The Secret Struggles of WWII’s Female Codebreakers

Although female codebreakers were completing some of the most important work on the intelligence front during World War II, the necessary secrecy of their work as well as their gender led these women to not always receive the treatment that they deserved. In the 1940s women in general were seen as subordinate to men, and deemed more suited to tedious tasks—for example, in Chapter 11, upon their arrival at a training camp in Dayton, Ohio the women were set with the laborious and monotonous, yet exacting task of using a soldering iron to connect intricate wire systems, all before they even knew why they had been send to the camp. And even once female code breakers proved their worth and gained respect from their male counterparts (men that often served as their superiors even when the women were clearly more experienced and knowledgeable about the codes being worked on), they still consistently dealt with the innate sexism of other army and navy personnel. Louise Pearsall, already considered one of the “top girls” by all of her male superiors, was held up with her female coworkers for hours when they were supposed to be on official and pressing business in Washington because the sailors in charge of processing them were under the sexist impression that the women working in Dayton were shameful. This impression was due to yet another obstacle placed in the way of women with hopes of helping their country through Naval service—that of the forced choice between work and motherhood, an obstacle still prevalent for women in the work force to this day. Despite all of these obstacles, the female codebreakers of World War II persevered and excelled at their tiring and often thankless work.

Women in Cryptanalysis – a Unique Circumstance

For many years, cryptanalysis was an occupation with neither fame nor prestige. It was largely unrecognized in the United States, despite being crucial in many parts of history. However, this lack of renown – the field had barely been established at all, much less established as a “mens field” – created a unique situation that allowed women to enter the field of cryptography easier than other professions.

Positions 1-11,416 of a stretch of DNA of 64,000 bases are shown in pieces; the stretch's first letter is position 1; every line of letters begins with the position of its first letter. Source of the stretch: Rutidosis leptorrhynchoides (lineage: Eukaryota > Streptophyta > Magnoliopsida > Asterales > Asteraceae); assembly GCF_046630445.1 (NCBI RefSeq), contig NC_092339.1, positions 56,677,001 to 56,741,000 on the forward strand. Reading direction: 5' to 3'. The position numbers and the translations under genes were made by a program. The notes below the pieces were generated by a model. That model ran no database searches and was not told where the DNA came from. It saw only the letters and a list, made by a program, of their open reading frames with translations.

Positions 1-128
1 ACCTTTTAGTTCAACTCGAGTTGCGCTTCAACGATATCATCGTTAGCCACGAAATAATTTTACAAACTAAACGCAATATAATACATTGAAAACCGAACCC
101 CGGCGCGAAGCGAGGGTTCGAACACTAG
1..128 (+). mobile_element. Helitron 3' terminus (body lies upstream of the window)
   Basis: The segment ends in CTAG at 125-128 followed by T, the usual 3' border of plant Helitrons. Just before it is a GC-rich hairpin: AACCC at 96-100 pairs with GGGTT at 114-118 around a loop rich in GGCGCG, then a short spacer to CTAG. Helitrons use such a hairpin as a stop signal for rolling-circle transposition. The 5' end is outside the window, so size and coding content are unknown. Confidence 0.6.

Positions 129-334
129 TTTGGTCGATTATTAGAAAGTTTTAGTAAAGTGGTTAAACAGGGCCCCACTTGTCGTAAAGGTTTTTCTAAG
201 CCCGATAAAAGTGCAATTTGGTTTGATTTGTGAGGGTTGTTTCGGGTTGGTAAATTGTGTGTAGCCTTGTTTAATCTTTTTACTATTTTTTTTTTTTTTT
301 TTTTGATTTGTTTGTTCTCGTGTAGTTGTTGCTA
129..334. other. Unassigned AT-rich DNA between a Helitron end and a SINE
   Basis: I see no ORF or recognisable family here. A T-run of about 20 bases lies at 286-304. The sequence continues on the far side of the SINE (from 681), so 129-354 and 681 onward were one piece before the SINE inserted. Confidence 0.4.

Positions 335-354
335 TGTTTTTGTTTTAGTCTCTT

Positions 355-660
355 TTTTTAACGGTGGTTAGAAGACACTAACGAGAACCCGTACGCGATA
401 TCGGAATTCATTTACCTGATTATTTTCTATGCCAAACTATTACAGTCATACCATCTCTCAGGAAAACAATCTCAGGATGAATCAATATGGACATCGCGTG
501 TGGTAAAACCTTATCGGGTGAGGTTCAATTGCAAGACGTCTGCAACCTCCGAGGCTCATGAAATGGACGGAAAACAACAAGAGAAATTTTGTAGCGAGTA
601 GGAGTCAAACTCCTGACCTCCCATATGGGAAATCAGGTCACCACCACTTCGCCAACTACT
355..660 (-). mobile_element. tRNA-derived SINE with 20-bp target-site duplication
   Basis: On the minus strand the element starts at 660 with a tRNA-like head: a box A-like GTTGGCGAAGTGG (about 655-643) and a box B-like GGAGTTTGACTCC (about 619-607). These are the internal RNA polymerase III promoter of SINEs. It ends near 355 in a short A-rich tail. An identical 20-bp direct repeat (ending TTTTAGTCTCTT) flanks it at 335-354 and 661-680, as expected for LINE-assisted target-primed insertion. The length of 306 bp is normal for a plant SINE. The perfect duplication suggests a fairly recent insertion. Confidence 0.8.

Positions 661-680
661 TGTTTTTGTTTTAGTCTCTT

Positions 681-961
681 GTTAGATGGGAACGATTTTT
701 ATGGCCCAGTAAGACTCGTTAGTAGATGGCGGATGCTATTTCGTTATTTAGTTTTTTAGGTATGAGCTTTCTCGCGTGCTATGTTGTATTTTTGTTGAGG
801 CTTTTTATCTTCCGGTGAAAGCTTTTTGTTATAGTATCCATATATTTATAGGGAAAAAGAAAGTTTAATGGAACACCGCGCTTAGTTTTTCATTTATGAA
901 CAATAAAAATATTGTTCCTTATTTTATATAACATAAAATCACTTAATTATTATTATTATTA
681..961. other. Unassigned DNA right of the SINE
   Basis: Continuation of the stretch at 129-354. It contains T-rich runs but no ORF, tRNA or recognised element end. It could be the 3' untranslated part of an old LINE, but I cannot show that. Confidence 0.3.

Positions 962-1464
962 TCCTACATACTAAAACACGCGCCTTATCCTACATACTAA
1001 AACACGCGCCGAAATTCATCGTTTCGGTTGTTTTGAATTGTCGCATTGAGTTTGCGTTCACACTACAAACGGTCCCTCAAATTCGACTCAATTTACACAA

As the war progressed, it became much less shocking and uncommon that a woman was doing what typically would’ve been seen as mens work. For example, one woman, on secret 8-day trip to Washington to obtain government material, wrote “at times I have to laugh. It is all so foreign to my training, to my family’s old fashioned notions about what and where a woman’s place is, etc… yet none of those things seem to shock the family now. I suppose it is the War.” Whether it was from changing ideas about gender in the mid 1900’s, or simply out of necessity (men couldn’t possibly fill all the wartime jobs), attitudes about women definitely did shift during the War.

Despite progress, notions about gender still had a large effect on a women’s life. For example, early in the war, Elizabeth Friedman wanted to work with the Navy (rather than a cryptanalysis firm) to have a greater impact on her country and the war. However, her male boss censored her mail and communications, keeping her from getting in touch with the Navy. And, later on, when Elizabeth and her husband (also a cryptanalyst) were both working for the Army, Elizabeth was paid exactly half the salary of her husband, even though they worked the same job. We still see this inequality persist today.

Additionally, Friedman was faced with sexist condescension as her reputation grew. Many suspected that her husband was secretly doing her work, or accredited her successes to her husband’s status. Though, there were others on the opposite side – many newspapers liked to create the story that Elizabeth had trained her husband. This time period consisted of many conflicting ideas about gender and identity.

Podcast Assignment

Here are the details on your podcast assignment, along with a draft rubric I’ll use for assessing your podcast episodes.

At some point soon, I’ll show how to use Audacity to edit audio and to walk you through some of the podcasting resources my Center for Teaching colleague, Rhett McDaniel, has collected.

Blog Assignment #8

For your next blog assignment, write a post between 200 and 400 words that responds to one of the following questions about your assigned reading in Code Girls by Liza Mundy:

  1. What roles did gender play in the life and work of American codebreakers during World War Two? (This is a broad question, so feel free to use one of the reading questions on pages 379-380 in the book to guide your response.)
  2. How important was codebreaking to the success of the Allies in World War Two? What elements led to American success in this arena?

Please (1) give your post a descriptive title, (2) assign it to the “Student Posts” category, and (3) give it at least three useful tags. Your post is due by 9:00 a.m. on Friday, October 11th.

Problem Set #4

Here’s Problem Set #4. It’s due at the beginning of class on Friday, October 18th.

And you might find these Excel files useful for the first question.

Bookmark Assignment #4

For your next bookmarking assignment, find and bookmark a resource on military cryptography. You’re welcome to look for something on the military of the past, or something more current. Be careful to select a resource that’s credible. Save your bookmark to our Diigo group, and tag it with “military” and at least two other useful tags.

Your bookmark is due by 9:00 a.m. on Wednesday, October 9th. We’ll take a little time in class to share your finds. If you have any questions about using Diigo, don’t hesitate to ask.